STILLWATER, Okla. (AP) -There used to be a special seating arrangement for the Bedlam rivalry at Zac Robinson's house.
The Oklahoma State cheering section was downstairs, where his mother and two sisters would watch the game on television. Robinson, his father and his brother would stay upstairs and root for the Sooners.
``OSU would score, and my mom and sisters would come up doing the wave and kind of taunting us in our face,'' Robinson said. ``We were actually kind of mad. I don't know if they knew that, but we were actually really mad.''
The family dynamic is a bit different now, as Robinson prepares to start against No. 10 Oklahoma (9-2, 5-2 Big 12) for the first time Saturday. Throughout his childhood, he'd envisioned himself playing on Owen Field - just not for the opposing team.
``I always dreamed growing up to play for OU,'' Robinson said. ``And then that kind of switched and I realized that OSU was an up-and-coming program and a great program as well.''
Robinson played in last year's Bedlam game in a special package when the Cowboys used an empty backfield, and he took over as Oklahoma State's starting quarterback early this season when Bobby Reid was benched. Reid was the player coach Mike Gundy said he was trying to defend when he screamed at a newspaper columnist earlier this season.
He's already broken the school's season record for total offense, with 3,122 yards, and he ranks third on the charts for passing and rushing in a season by a quarterback at Oklahoma State (6-5, 4-3).
Last week, he became the first Cowboys quarterback since Brent Blackman in 1972 to run for at least 100 yards three times in a season.
``He has the it factor. He's a player,'' offensive coordinator Larry Fedora said. ``It wouldn't matter what I was doing with Zac, to be honest with you. If I wanted to sit back and drop back and throw it 60 times a game, he would be successful doing it. He is that type of kid. He is that type of quarterback.
``If we wanted to grind it out with him and do nothing else, he could do that. He's going to handle whatever offense you throw at him, and that makes it easy on me.''
Although he came to Oklahoma State out of a Colorado high school, Robinson grew up with a Bedlam background - half orange-and-black, half crimson-and-cream.
``I know his mom went to school here and she was a cheerleader, and I know his dad went to school at OU and he was a track athlete. And I know he gets his ability from his mom. I know that,'' Gundy said, throwing a few lighthearted Bedlam barbs. ``His dad's a nice guy, but I don't know where it came from other than his mom.''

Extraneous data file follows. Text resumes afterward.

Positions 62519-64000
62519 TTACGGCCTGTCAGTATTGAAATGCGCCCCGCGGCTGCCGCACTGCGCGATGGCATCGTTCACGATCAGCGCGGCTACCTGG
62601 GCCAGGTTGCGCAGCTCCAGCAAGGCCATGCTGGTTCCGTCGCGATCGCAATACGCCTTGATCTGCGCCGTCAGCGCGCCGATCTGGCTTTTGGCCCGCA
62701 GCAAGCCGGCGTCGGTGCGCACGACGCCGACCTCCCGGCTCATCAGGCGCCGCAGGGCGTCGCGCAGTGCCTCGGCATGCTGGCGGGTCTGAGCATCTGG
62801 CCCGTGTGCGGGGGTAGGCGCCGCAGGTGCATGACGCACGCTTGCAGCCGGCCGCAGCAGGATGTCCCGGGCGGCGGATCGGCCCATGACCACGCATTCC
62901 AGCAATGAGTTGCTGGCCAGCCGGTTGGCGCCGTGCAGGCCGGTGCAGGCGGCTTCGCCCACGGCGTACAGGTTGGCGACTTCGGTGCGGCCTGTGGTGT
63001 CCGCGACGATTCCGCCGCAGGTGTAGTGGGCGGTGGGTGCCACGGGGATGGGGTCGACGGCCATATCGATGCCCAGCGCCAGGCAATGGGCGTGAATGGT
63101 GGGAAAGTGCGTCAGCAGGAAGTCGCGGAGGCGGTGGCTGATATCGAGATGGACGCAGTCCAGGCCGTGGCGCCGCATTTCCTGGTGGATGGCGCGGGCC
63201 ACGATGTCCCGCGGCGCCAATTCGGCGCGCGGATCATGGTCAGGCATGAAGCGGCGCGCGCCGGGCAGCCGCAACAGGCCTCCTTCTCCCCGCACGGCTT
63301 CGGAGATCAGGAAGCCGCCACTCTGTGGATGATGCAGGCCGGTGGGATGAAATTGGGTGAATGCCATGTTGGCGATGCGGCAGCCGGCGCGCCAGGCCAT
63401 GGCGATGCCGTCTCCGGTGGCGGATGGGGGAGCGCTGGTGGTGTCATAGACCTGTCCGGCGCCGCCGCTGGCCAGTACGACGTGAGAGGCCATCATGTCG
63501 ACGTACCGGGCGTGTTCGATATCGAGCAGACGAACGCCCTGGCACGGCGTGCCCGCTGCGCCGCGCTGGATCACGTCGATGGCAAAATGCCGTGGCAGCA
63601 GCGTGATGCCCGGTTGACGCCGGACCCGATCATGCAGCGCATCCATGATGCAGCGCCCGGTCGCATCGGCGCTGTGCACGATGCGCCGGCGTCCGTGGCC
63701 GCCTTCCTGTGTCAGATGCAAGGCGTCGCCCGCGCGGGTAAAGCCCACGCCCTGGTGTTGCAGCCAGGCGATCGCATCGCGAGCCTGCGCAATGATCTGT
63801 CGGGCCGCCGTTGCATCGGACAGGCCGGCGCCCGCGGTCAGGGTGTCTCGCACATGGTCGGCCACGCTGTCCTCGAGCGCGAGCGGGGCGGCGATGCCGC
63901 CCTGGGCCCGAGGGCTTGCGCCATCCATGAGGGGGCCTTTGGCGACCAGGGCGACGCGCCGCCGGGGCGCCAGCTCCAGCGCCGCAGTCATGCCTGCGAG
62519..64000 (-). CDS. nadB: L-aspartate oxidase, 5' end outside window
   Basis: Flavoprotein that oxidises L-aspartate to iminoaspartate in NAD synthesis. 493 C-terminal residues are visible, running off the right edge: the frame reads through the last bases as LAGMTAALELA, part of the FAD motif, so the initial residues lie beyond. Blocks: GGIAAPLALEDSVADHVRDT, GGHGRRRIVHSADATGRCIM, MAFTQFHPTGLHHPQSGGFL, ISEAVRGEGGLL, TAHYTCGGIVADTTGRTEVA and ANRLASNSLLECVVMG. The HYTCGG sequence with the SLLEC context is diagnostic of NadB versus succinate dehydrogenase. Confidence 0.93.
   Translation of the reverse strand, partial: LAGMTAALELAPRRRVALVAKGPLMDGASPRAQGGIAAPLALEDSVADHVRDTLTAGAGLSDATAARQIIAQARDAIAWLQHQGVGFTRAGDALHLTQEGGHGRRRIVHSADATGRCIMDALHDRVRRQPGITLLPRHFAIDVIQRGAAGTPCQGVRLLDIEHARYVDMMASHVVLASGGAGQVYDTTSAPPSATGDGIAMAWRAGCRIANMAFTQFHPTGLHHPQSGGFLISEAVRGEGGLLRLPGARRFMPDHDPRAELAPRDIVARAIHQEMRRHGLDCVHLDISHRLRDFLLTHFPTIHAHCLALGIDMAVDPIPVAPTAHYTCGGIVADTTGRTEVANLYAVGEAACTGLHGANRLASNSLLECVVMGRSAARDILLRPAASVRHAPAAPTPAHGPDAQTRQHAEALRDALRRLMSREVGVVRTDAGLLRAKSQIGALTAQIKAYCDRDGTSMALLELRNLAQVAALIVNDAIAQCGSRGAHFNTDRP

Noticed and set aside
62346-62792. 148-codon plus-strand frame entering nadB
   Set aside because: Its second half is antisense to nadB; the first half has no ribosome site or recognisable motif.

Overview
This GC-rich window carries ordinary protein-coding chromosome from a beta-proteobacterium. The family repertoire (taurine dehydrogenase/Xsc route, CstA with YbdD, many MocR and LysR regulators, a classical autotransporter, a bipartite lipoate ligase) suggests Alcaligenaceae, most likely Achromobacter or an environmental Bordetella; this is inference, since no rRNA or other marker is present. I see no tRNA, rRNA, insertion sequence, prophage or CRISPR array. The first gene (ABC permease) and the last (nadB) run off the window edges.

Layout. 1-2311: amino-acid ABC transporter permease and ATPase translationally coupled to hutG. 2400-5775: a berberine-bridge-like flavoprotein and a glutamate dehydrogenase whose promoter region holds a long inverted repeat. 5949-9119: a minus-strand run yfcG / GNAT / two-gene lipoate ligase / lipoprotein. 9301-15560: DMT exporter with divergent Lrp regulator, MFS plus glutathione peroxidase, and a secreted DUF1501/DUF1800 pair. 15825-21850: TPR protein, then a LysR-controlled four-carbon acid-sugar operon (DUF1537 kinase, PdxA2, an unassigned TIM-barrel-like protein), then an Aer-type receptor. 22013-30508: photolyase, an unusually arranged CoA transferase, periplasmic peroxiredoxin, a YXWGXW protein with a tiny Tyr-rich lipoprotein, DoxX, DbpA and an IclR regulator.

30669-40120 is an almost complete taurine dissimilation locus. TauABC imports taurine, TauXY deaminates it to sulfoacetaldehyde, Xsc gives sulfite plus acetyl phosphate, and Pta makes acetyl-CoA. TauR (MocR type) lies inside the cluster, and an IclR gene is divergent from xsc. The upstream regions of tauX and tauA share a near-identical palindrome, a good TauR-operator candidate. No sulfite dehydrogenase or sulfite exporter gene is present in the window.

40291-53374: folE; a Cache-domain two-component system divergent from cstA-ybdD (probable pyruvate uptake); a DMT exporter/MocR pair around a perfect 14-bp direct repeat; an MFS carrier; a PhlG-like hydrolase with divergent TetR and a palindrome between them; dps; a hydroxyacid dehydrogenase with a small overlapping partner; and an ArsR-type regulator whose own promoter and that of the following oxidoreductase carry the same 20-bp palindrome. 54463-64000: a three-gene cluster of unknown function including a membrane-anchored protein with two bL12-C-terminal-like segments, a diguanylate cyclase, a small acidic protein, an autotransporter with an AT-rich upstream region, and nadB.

Robinson said his mother takes the Bedlam rivalry more seriously and wins all the arguments on the matter, but ``I can remember my dad being pretty ticked when OSU played the spoiler'' for the Sooners' national championship hopes in 2001.
Robinson started out as a receiver at Chatfield High School in Littleton, Colo., and he considered himself a Sooners fan until about his sophomore or junior year - about the time when Oklahoma State pulled off back-to-back upsets of top-five Oklahoma teams in 2001 and 2002 for its last two wins in the series.
As a senior, he showed off his all-around skills by throwing for 1,475 yards, rushing for 1,078 and catching enough passes to rack up 850 more yards while splitting time between quarterback and receiver. He said his high-school offense was similar to what the Cowboys run, but that most of his rushing yards came on scrambles instead of the option.
``If I could sit in the pocket and be in great protection then that's great, but if nothing's there I feel totally comfortable pulling it down and going,'' Robinson said. ``I've always just kind of been like that my whole life.''
With one regular season game left and the Cowboys bowl-eligible for the fifth time in six years, Robinson is within 138 yards of breaking Blackman's season rushing mark for a quarterback and he needs only 78 yards to reach second place on the season passing list.
After going into the season as a backup, he's also developed into a team leader.
``You can coach him as hard as you want. He's going to say, `Yes sir,' and he's going to do what you ask him to do. I think the players respect that,'' Gundy said. ``I think that he's a physical player, I think that he enjoys playing the game and he leads by example, which is more important than anything.''
On Saturday, he still expects some division among his family members - although his cousin Ty, who attends Oklahoma, told him he plans to wear orange in the student section.
``It's pretty much split down the middle with my mom's side all OSU and my dad's side all OU,'' Robinson said. ``Now you're kind of slowly seeing my dad's side go, `Oh, it doesn't matter to us. We like both.' It's kind of funny to see them starting to wear orange and go out and buy OSU stuff.''
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